Connacht


CONNACHT    CONNAUGHT (Anglicised).

English: Flag of Connacht.

English: Flag of Connacht. (Photo credit: Wikipedia)

The province of western Ireland, lying between Donegal Bay and Galway Bay, with the middle Shannon forming much of its eastern boundary.

Connacht was one of the early Kingdoms of Ireland – its name is said to derive from the legendary King Conn, said to have died c.200 A.D. In the last years before the coming of the Normans to the island, Turloch More O’Connor, King of Connacht from 1106, was the last of the great High Kings of Ireland, 1119-56. His son Rory was the last High King of Ireland, and died in obscurity in 1198.

The O’Connors held on to Connacht for some time, but came under pressure from the Normans led by the de Burgh family, and the Kingdom was finally brought down in 1230.   Though the O’Connors kept Roscommon and the royal title, Richard de Burgh was Lord of Connaught.

Connacht came to be regarded as a county, comprising the present counties of Galway, Mayo and part of Sligo. The O’Connor territory consisted of Roscommon and part of Sligo, while on the northeastern fringes of Connacht was the old sub-Kingdom of Bréifne.

Richard de Burgh’s direct line ended with the last Earl of Ulster (created in 1265), who died in 1333, and his daughter, whose eventual heir became King Edward IV in 1461. The lordship had for long been entirely nominal, as English power receded, partly because the English Kings and many of the nobility were immersed in pursuing their ambitions in France, partly because of a Gaelic resurgence.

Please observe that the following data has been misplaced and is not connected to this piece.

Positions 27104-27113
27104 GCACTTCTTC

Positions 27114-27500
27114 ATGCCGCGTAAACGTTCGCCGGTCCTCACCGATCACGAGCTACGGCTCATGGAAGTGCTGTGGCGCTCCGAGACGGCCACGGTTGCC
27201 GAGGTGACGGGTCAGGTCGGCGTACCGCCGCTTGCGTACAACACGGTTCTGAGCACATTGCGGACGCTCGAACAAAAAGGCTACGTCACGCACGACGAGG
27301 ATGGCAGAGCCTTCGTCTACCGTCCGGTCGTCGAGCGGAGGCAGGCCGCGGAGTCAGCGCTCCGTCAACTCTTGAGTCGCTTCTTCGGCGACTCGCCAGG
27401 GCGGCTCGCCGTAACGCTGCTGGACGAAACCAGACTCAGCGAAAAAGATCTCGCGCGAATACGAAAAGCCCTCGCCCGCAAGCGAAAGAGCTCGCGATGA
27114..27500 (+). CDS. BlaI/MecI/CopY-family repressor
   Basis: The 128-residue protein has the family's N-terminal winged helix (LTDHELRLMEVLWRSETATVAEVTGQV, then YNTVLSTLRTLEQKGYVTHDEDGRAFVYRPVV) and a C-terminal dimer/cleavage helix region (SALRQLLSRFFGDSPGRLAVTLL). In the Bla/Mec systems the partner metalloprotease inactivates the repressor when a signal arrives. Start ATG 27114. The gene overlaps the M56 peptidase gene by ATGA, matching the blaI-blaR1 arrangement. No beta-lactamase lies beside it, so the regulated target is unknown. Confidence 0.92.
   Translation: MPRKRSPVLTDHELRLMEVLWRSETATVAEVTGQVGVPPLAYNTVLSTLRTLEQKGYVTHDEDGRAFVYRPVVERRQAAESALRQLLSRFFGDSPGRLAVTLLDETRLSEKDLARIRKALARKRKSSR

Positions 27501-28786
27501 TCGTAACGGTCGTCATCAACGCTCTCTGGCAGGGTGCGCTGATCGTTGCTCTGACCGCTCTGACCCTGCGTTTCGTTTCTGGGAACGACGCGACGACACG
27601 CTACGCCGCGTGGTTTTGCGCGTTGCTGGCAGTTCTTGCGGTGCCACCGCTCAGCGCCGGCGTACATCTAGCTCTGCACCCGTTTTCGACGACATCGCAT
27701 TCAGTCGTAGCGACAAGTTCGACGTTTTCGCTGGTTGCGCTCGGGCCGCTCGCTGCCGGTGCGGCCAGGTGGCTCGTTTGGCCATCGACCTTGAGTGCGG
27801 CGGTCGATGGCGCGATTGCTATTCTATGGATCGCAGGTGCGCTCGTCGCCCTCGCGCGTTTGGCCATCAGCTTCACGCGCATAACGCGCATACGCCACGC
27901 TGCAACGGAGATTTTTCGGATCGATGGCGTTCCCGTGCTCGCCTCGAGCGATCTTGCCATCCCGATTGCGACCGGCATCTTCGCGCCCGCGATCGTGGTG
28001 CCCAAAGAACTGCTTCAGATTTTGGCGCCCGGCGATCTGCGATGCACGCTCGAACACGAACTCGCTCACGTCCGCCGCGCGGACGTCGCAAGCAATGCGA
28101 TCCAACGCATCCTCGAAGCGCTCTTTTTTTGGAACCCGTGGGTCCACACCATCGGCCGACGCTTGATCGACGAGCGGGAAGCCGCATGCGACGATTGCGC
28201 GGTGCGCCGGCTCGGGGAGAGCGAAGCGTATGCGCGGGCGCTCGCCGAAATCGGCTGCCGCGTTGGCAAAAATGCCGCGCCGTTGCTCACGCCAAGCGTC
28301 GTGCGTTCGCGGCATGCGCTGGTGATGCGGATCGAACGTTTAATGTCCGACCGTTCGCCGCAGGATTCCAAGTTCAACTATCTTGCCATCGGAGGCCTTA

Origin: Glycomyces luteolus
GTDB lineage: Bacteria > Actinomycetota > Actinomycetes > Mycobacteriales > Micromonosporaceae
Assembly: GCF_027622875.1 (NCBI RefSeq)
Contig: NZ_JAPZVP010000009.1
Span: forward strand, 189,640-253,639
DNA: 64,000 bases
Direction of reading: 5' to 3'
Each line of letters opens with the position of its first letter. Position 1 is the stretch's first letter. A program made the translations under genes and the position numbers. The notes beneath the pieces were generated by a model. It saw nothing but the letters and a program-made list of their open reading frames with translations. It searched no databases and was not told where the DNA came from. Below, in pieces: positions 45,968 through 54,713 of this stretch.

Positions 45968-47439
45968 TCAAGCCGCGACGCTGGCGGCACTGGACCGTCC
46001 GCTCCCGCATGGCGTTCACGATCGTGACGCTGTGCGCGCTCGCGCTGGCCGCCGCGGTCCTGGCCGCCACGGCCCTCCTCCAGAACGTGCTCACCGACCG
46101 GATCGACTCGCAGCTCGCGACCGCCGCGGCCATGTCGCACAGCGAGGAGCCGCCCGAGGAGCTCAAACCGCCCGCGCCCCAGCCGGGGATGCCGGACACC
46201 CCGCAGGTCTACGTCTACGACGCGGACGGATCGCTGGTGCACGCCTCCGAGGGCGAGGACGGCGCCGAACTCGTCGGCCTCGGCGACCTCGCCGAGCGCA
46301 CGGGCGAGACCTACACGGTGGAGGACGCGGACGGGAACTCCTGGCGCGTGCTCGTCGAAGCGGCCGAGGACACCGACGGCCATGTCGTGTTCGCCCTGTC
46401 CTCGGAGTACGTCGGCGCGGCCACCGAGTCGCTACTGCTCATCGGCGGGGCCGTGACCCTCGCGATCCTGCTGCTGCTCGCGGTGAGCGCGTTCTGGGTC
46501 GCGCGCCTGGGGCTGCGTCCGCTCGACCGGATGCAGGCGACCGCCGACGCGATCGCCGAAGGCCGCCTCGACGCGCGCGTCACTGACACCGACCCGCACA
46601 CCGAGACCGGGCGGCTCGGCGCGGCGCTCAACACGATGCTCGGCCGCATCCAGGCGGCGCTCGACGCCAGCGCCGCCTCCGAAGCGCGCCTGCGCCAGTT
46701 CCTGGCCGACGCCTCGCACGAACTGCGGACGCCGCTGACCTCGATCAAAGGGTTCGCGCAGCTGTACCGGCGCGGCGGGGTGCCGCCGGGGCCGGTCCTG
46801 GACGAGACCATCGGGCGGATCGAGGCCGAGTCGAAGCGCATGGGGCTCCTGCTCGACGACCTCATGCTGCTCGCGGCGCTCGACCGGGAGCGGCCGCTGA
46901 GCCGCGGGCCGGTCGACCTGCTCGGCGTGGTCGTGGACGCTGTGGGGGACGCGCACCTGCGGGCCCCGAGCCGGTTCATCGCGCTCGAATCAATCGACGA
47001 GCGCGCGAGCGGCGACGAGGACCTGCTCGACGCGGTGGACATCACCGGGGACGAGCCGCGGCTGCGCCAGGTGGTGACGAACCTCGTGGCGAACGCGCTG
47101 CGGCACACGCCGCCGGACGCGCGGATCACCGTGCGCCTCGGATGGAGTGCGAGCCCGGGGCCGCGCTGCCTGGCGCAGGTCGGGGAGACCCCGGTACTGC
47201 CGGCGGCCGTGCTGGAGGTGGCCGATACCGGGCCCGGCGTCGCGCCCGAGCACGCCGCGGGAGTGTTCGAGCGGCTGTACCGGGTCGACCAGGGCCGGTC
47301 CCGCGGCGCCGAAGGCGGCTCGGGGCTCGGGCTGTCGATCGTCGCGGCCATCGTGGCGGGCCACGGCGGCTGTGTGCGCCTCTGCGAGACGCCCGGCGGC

A number of the Anglo-Norman families who survived became gaelicised, among them cadet descendants of the de Burgh family, the Burkes and Bourkes. They remained strong in Connacht, and the head of the more southern branch became Earl of Clanricarde in 1543, as part of the policy of reconciling the loss of princely independence with aristocratic titles.

In the mid-16th century English control of Connacht was reasserted. At first it was treated as a very large county, but in the late 1560s and 1570s it was shired to form the counties of Galway, Mayo, Roscommon, Sligo and Leitrim (the western half of Bréifne;  the east went to Ulster as Co. Cavan).

A provincial council was established in Connaught in 1569, with a President at its head, rather like the Councils for Wales and the North in the English Kingdom.

The county of Clare, formerly the north Munster Kingdom of Thomond, came under the Council and the President of Connaught, thus bringing the province to the estuary of the Shannon. With the restoration in 1660 the Presidency of Connaught was revived, but it became a sinecure, and was abolished in 1672. Since then the province has had traditional rather than administrative significance, and Clare has reverted to Munster.

Connacht formed the ecclesiastical province of Tuam. In the Church of Ireland that province was merged with Armagh in 1839, but in the Roman Catholic Church it remains separate.

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One Response to Connacht

  1. Pingback: Bréifne | davidseurope

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